Wednesday, September 7, 2011


The tradition of botanical illustration was the perfect blending of science and art.
 As mentioned yesterday, one of the muses for our Compass Rose Collection was a botanical illustrator and photographer.  When doing research I found that women played a major role in the field of botanical drawing, and that the majority of British Botanical magazines were illustrated primarily by women.
The morning glory happens to be my favorite flower.  Did you know that many people actually consider this beautiful flower a weed?  They really don't know what they're missing.

 "The primary goal of the botanical illustration is not art, but scientific accuracy.  It must portray a plant with the precision and level of detail for it to be recognised and distinguished from other species."  University of Delaware Special Collections exhibit
Have you seen a copy of The Country Diary of an Edwardian Lady?  Again, a huge inspiration for compass rose.  I imagined our heroine would have had handwriting this beautiful.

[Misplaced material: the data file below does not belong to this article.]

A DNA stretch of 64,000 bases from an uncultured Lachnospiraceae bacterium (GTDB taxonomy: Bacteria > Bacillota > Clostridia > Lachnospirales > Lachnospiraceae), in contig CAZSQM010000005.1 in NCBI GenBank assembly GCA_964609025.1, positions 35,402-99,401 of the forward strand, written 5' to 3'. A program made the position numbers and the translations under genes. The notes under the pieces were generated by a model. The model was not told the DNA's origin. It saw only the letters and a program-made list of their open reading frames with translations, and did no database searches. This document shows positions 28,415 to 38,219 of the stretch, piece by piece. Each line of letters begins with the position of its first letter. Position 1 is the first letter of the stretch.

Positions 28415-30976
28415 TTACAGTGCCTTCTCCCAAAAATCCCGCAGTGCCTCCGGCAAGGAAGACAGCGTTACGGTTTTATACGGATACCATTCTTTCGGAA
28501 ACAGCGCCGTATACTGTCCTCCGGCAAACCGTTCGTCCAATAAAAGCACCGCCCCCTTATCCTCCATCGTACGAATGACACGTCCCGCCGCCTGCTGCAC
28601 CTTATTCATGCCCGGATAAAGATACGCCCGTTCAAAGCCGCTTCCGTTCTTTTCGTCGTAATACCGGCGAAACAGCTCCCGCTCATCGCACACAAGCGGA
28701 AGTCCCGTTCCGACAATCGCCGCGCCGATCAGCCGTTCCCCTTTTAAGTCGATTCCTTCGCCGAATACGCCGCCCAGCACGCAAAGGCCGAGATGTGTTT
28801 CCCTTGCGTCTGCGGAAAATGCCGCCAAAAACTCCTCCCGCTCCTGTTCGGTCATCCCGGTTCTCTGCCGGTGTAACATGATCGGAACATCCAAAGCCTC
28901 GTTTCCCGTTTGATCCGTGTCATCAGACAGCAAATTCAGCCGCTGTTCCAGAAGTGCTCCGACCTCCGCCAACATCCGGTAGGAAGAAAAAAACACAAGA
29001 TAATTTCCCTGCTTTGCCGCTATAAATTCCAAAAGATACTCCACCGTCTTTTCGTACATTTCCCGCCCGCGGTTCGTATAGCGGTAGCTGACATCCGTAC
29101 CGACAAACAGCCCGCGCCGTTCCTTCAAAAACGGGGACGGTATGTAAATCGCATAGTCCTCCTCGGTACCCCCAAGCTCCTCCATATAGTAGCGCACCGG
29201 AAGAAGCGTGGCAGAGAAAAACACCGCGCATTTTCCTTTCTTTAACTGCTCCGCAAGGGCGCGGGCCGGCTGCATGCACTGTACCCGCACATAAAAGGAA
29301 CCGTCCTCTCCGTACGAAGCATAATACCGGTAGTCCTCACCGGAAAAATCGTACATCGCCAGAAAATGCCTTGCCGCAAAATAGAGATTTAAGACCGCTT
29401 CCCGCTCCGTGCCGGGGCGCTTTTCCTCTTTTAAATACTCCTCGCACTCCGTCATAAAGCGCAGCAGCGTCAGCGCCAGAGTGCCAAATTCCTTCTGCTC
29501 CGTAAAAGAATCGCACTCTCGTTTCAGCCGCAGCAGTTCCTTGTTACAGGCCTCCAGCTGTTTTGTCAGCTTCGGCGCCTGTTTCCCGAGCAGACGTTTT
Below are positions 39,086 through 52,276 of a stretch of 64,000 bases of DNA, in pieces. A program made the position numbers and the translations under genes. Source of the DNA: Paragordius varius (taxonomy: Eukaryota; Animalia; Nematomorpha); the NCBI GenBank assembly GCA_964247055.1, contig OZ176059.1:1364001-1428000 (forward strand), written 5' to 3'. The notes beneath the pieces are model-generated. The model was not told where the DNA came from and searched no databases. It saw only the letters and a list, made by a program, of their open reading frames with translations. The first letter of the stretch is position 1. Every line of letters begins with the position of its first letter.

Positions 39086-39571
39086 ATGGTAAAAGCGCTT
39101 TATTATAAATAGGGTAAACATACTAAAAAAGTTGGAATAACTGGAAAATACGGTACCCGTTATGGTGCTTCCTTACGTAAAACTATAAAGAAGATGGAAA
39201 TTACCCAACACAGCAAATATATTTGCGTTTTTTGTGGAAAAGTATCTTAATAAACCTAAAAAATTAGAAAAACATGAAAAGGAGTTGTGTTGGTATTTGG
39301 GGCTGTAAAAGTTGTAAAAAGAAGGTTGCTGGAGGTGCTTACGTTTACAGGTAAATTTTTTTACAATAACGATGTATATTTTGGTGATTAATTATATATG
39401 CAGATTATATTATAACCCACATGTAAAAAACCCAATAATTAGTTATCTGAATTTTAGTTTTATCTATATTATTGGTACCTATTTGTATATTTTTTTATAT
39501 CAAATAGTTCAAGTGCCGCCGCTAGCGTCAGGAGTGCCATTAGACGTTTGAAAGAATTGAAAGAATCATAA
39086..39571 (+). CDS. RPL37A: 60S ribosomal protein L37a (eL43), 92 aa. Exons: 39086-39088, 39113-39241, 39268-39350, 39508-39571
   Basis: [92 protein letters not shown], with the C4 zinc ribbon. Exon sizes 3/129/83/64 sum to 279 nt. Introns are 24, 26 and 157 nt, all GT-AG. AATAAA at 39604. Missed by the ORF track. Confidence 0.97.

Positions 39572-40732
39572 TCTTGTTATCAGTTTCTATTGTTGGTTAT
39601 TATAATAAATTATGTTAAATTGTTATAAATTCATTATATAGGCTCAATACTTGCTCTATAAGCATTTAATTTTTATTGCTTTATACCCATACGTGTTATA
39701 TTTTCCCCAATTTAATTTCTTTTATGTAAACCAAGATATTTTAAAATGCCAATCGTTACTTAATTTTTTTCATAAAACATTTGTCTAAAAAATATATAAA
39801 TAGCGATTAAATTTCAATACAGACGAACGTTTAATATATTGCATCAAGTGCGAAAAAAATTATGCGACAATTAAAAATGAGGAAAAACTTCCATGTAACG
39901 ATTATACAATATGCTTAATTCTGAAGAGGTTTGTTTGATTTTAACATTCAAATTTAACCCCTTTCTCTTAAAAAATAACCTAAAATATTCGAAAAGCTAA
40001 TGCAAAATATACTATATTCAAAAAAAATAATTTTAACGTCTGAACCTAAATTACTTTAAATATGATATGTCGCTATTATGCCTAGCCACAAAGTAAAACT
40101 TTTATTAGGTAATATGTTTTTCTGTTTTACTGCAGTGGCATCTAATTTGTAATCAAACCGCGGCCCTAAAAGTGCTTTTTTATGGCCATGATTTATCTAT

Deliberate illustrations of plants have been found as far back as ancient Egypt.

Of all the botanical drawings I found, this is my favorite.  It's by Australian painter Margaret Stones, whose work is frequently exhibited in art galleries around the world.
 Obviously, the advent of the digital world means a loss of relevance of traditional watercolor botanical illustrations to science.  Thankfully the art world has always embraced the botanical artist.

The following are photographs I have taken over the years of my favorite subject.....the flower.  Are we seeing a trend here?

No, I didn't photoshop this, in fact I don't even have photoshop.  Are you beginning to appreciate the magic of morning glorys?

An azalea after the rain.

A dogwood petal that fell onto the brick walk.  The moisture really shows off the veining of the petal.

It thrills me to no end whenever I am able to capture a bug or a bee.

Did you know that red geraniums are a sign of a good witch?

Obviously, a very good day!

The following are two examples I found to illustrate how classic botanical prints are still relevant today, adorable!

Have a beautiful day.
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